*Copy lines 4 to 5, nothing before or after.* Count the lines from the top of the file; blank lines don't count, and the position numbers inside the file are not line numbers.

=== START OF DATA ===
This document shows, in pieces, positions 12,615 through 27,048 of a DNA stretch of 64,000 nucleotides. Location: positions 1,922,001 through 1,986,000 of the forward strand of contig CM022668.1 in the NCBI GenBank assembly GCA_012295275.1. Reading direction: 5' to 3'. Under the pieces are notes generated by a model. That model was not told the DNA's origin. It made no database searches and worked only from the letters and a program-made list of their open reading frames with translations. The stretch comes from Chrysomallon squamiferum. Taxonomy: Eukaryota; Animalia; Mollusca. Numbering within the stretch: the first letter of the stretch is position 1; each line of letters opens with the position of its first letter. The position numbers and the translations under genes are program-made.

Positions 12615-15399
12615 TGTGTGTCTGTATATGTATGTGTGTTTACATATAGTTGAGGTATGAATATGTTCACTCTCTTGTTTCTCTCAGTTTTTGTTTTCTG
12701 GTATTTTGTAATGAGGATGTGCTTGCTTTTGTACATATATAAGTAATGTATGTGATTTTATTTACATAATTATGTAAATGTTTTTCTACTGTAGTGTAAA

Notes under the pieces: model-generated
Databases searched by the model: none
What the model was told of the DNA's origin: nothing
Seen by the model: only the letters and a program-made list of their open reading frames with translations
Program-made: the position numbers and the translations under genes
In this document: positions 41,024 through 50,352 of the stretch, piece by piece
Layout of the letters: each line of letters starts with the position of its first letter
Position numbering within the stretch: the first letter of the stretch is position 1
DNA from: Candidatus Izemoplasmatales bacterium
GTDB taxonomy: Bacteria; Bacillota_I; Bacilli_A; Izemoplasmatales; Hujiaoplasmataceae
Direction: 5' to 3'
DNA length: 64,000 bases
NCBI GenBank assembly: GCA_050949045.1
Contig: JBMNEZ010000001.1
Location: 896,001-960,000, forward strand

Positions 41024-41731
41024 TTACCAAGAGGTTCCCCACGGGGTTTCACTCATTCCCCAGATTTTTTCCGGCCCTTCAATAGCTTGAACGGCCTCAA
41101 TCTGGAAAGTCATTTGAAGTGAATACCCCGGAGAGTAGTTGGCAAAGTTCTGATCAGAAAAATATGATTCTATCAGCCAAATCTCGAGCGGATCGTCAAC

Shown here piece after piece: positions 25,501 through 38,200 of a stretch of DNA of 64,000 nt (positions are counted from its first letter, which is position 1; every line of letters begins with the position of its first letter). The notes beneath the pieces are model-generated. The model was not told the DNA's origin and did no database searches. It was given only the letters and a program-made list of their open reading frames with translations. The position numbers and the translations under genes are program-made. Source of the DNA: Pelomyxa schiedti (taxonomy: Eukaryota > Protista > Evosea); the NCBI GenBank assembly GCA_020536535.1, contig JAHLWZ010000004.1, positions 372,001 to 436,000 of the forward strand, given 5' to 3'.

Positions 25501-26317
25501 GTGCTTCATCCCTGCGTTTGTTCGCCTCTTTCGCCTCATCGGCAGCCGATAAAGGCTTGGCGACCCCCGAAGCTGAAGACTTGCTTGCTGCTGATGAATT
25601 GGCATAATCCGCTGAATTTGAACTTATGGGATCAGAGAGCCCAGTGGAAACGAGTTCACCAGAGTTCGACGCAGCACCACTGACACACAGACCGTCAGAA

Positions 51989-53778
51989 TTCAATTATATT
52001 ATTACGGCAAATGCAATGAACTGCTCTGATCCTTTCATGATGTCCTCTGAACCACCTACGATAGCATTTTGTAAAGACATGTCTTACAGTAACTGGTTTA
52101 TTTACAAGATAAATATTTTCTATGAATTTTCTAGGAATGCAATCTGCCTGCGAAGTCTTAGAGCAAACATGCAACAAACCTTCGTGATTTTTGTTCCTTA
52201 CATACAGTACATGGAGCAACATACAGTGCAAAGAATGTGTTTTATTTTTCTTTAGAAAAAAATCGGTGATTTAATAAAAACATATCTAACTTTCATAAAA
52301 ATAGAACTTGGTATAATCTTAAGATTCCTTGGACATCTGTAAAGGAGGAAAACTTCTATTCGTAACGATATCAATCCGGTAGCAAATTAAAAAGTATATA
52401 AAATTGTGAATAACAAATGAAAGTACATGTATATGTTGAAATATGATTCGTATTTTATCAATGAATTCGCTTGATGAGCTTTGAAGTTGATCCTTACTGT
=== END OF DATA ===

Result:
12701 GTATTTTGTAATGAGGATGTGCTTGCTTTTGTACATATATAAGTAATGTATGTGATTTTATTTACATAATTATGTAAATGTTTTTCTACTGTAGTGTAAA

Notes under the pieces: model-generated